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Information for mentors

Whether you're a new mentor, a mentor with years of experience, or are just thinking about whether mentoring is for you, you'll find plenty of useful information on this page.

Why mentor?

This is a big question! Mentors are the cornerstone of the profession, being key to the success of initial teacher training trainees, and a core component of early career teacher induction. While the mentoring role is usually undertaken as additional to a regular teaching load, the benefits to your own practice can be extensive. You will have access to the most up-to-date evidence around what makes good teaching, and to dedicated training and networking events. The most successful mentors also learn from their mentees - as teachers we're aware that we won't ever know everything, and being a lifelong learner is the foundation of what we do.

The two-year induction

The early career framework sets out what early career teachers are entitled to learn about and learn how to do when they start their careers. It underpins a new entitlement for two years of professional development designed to help early career teachers develop their practice, knowledge and working habits.

What is the rationale for the early career framework and two-year induction?

22% of newly qualified entrants to the sector in 2015 were not recorded as working in the state sector two years later…overall pupil numbers are expected to continue rising, with the number of secondary school pupils projected to increase by 15% between 2018 and 2025.​


Teacher effectiveness rises sharply after the first few years in the classroom… accumulating evidence indicates that better-prepared teachers stay longer… new recruits who had training in such areas of teaching as selecting instructional materials, child psychology and learning theory… left the profession at rates half as great as those who did not have such preparation.​


 The best available evidence indicates that great teaching is the most important lever schools have to improve pupil attainment. Ensuring every teacher is supported in delivering high-quality teaching is essential to achieving the best outcomes for all pupils, particularly the most disadvantaged among them.​

EEF, 2020

  • Early career teacher (often abbreviated to ECT): a teacher in their first or second year of teaching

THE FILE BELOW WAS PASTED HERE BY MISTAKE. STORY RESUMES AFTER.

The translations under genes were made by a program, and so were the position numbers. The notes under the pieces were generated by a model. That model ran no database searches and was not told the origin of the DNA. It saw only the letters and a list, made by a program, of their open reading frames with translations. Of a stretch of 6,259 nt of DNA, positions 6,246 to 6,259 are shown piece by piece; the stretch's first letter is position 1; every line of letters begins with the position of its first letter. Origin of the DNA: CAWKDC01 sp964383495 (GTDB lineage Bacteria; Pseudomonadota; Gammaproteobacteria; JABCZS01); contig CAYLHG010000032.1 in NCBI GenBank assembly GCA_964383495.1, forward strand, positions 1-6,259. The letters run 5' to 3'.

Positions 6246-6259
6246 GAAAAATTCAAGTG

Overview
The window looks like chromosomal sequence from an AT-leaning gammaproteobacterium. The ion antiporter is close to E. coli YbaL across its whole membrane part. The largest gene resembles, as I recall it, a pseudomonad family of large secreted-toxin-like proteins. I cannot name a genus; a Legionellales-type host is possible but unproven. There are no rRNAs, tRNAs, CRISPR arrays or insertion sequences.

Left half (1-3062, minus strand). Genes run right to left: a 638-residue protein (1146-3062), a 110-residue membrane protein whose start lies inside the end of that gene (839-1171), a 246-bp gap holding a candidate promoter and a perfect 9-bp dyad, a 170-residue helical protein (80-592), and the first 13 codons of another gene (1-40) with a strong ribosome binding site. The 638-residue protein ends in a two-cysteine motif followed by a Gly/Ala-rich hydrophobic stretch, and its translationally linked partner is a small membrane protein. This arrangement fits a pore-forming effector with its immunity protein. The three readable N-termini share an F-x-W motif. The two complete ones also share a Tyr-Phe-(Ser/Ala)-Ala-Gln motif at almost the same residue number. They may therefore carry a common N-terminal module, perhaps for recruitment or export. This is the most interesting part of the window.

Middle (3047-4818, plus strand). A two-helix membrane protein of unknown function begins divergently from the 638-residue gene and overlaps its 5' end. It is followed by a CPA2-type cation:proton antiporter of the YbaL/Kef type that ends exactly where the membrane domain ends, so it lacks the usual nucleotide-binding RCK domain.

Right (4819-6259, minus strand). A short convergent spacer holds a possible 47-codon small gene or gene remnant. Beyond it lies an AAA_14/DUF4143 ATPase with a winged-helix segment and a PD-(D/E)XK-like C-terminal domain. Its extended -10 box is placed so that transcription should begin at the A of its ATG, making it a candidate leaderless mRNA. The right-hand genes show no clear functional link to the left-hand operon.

• Early career framework (ECF): a curriculum of learning to develop ECTs’ expertise during their induction period
  • Mentor: schools are required to provide each ECT with a mentor. The mentor uses instructional coaching to support the ECT, so may also be referred to as a coach
  • Induction tutor (IT): someone with responsibility for overseeing induction of ECTs; who formally observes the ECT using the Teachers’ Standards and writes termly reports to the school’s Appropriate Body on whether the ECT is on track to pass induction
  • Appropriate Body (AB): organisations who quality assure statutory teacher induction and provide data to the Teaching Regulation Agency to record the progress of persons who start, and complete, induction.
The mentor role in the two-year induction

As a mentor, you are responsible for coaching your ECT(s). This role involves guiding your teacher(s) through the programme with weekly observations and instructional coaching sessions in year one, dropping to fortnightly in year two. Your role is vital to help new teachers make the best possible start to their careers, and apply their learning in your school’s unique context. The Julian Teaching School Hub will support you to do this, while also providing the professional development opportunities to ensure that you benefit from the programme too.

Mentor role profile

  • Three or more years of teaching experience
  • Interested in continuous professional development, and has the capacity to engage with each element of the programme
  • Able to act as the point of contact for any concerns or queries your teacher has on the programme
  • Specialist in same subject/phase as your teacher(s), so you can help them contextualise their learning.

Programme expectations

  • Engage with the programme content to support your teacher’s development
  • Carry out weekly observation and instructional coaching sessions to support your teacher’s progress (roughly one hour in total), dropping to fortnightly in year two
  • Hold your ECT to account in engaging with the programme (taking part in their self-study and events)
  • Attend our events for mentors to further develop your instructional coaching practice.

Our commitment to you

  • We will provide you with training, tools and resources to make your coaching simple and effective
  • Steplab, the online coaching and learning platform, gives you access to the latest research evidence
  • Two mentor conferences: hear from inspiring educators and build your network
  • Two mentor clinics to develop your knowledge and skills
  • ‘Coaching for mentors’: sessions with an expert coach to help you develop your instructional coaching practice.